The World of International Organizations Explained

Democracy on decline in health checkup

U.S. President Donald Trump and Vice President Mike Pence at a Feb. 29, 2020 White House news briefing on the global coronavirus outbreak (ARÊTE/D. Myles Cullen)

WASHINGTON — Freedom House warned of a continuing decline in global democracy on Wednesday in its 14th annual health checkup that blamed a “leaderless struggle” undercut both by autocratic regimes and populist nationalism.

The U.S.-based international organization, founded in 1941 by prominent Americans such as Eleanor Roosevelt, Wendell Wilkie and Ralph Bunche, sounded the alarm on what it views as a steady erosion of political freedoms and civil liberties around the world.

The organization’s report, “A Leaderless Struggle for Democracy,” looks at 195 nations and 15 territories. It prominently blames lagging democratic leadership due to U.S. President Donald Trump’s “America First” policies and Indian Prime Minister Narendra Modi’s Hindu-first politics.

“Democracy and pluralism are under assault. Dictators are toiling to stamp out the last vestiges of domestic dissent and spread their harmful influence to new corners of the world,” the organization’s Freedom in the World 2020 report begins.

“At the same time, many freely elected leaders are dramatically narrowing their concerns to a blinkered interpretation of the national interest,” the report says. “In fact, such leaders — including the chief executives of the United States and India, the world’s two largest democracies— are increasingly willing to break down institutional safeguards and disregard the rights of critics and minorities as they pursue their populist agendas.”

The report found political rights and civil liberties deteriorated in 64 nations, compared with improvements in just 37 others. “The negative pattern affected all regime types, but the impact was most visible near the top and the bottom of the scale,” it said. “More than half of the countries that were rated ‘Free’ or ‘Not Free’ in 2009 have suffered a net decline in the past decade.”

The gambit of citizen protests 

Intolerance of diversity, marked by a crackdown on ethnic, religious and other minority groups, was a major characteristic of democracies and authoritarian governments, Freedom House said. China’s crackdown on more than 1 million ethnic Uighurs in Xinjiang Province was “a totalitarian offensive,” it said, and one of the year’s most appalling examples of domestic repression.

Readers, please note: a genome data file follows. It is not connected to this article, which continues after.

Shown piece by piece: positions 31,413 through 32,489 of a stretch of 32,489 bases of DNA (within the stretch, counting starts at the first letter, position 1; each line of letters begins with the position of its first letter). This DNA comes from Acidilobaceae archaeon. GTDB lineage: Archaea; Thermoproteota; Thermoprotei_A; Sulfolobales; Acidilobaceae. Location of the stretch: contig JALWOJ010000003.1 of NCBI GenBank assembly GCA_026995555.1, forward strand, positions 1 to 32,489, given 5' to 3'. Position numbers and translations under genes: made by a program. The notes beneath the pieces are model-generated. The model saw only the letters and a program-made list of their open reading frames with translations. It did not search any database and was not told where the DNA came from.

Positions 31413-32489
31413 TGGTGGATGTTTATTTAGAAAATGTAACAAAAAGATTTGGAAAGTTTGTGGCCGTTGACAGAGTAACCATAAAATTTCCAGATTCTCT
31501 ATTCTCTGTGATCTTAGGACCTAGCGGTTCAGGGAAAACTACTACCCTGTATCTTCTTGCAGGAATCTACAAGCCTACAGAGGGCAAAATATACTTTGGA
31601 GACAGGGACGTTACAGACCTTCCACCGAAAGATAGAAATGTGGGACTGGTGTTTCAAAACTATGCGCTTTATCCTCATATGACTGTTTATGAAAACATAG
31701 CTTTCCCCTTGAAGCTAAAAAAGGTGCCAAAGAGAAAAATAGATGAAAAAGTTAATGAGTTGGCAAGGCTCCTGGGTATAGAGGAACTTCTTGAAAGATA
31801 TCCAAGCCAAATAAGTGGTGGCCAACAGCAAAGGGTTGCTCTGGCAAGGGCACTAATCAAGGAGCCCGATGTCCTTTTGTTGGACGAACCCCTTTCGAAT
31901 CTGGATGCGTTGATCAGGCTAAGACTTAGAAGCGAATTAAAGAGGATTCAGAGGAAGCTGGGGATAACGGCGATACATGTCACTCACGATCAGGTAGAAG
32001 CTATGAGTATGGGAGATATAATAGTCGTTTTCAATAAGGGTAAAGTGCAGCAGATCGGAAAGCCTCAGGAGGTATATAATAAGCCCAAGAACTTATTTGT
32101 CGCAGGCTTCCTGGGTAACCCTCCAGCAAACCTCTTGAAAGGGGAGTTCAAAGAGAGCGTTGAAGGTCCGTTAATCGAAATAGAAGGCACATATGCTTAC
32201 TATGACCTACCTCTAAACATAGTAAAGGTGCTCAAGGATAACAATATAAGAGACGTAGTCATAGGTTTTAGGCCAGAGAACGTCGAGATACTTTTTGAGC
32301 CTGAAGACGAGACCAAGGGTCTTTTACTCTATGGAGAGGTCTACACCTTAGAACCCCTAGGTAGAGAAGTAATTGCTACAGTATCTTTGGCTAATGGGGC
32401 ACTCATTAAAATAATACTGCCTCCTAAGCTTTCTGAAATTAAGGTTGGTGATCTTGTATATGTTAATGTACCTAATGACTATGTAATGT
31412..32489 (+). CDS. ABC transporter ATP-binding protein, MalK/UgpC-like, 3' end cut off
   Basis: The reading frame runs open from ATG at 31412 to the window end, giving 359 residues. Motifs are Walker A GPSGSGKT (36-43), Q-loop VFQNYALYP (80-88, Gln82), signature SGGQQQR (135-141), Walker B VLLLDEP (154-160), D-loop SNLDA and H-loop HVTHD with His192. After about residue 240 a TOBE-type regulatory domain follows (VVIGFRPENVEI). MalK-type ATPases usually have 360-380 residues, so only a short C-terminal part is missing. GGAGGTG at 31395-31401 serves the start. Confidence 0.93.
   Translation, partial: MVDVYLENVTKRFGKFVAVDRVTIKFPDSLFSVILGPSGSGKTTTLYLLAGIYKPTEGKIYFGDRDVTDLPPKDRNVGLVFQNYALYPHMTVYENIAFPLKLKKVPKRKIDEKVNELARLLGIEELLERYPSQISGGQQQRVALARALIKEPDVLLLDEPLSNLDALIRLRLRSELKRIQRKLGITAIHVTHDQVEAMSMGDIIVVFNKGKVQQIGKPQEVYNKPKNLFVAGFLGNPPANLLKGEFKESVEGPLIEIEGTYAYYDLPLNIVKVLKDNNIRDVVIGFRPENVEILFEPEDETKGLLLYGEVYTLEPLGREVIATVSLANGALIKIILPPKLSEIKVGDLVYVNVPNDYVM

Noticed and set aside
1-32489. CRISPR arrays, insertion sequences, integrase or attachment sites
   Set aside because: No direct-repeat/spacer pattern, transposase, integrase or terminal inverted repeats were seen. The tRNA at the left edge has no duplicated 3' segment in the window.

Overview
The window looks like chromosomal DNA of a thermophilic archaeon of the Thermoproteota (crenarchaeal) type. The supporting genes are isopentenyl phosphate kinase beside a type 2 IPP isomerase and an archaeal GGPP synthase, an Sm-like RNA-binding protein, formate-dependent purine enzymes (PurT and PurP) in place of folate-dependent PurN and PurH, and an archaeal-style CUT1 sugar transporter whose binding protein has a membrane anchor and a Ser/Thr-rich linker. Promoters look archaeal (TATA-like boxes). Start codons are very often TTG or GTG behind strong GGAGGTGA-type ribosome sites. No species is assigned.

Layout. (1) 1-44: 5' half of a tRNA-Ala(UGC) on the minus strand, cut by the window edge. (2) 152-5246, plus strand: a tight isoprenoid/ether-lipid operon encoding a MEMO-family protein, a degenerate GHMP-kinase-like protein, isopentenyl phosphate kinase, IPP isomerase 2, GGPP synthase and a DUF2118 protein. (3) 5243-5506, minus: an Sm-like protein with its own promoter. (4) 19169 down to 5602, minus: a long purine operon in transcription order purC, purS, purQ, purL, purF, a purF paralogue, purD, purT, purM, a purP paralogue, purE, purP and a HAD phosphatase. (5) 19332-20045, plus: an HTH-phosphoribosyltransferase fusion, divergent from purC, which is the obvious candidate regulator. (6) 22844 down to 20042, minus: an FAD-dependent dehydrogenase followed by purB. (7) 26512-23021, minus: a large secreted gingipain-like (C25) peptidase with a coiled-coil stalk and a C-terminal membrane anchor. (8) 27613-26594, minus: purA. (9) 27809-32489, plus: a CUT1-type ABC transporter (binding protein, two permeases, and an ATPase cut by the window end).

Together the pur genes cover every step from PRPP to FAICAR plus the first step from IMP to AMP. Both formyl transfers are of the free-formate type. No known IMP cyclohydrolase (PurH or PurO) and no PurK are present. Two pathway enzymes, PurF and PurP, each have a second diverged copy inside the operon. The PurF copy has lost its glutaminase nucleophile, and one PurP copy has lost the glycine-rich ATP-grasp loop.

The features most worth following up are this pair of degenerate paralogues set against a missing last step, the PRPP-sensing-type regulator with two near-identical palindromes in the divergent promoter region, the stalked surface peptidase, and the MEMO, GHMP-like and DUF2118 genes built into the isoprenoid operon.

Yet the past year also was marked by a wave of mass protests and pro-democracy demonstrations by people demanding better governance and greater civil liberties. The protests against governments worldwide also exposed an erosion of public trust in political leaders who need to listen more to people’s real problems, said United Nations Secretary-General António Guterres.

Guterres said last October the protests in the Middle East, Latin America and the Caribbean, Europe, Africa and Asia illustrate deep political unrest, disgust with corruption or discrimination and resentment at rising prices, persistent inequality and financial systems that benefit elites.

Freedom House said the unchecked brutality of autocratic regimes and ethical decay of democratic powers are making the world more hostile to fresh demands for better governance. “A striking number of new citizen protest movements have emerged over the past year, reflecting the inexhaustible and universal desire for fundamental rights,” the organization said.

“However, these movements have in many cases confronted deeply entrenched interests that are able to endure considerable pressure and are willing to use deadly force to maintain power,” it said. “The protests of 2019 have so far failed to halt the overall slide in global freedom, and without greater support and solidarity from established democracies, they are more likely to succumb to authoritarian reprisals.”

The world of international organizations explained.

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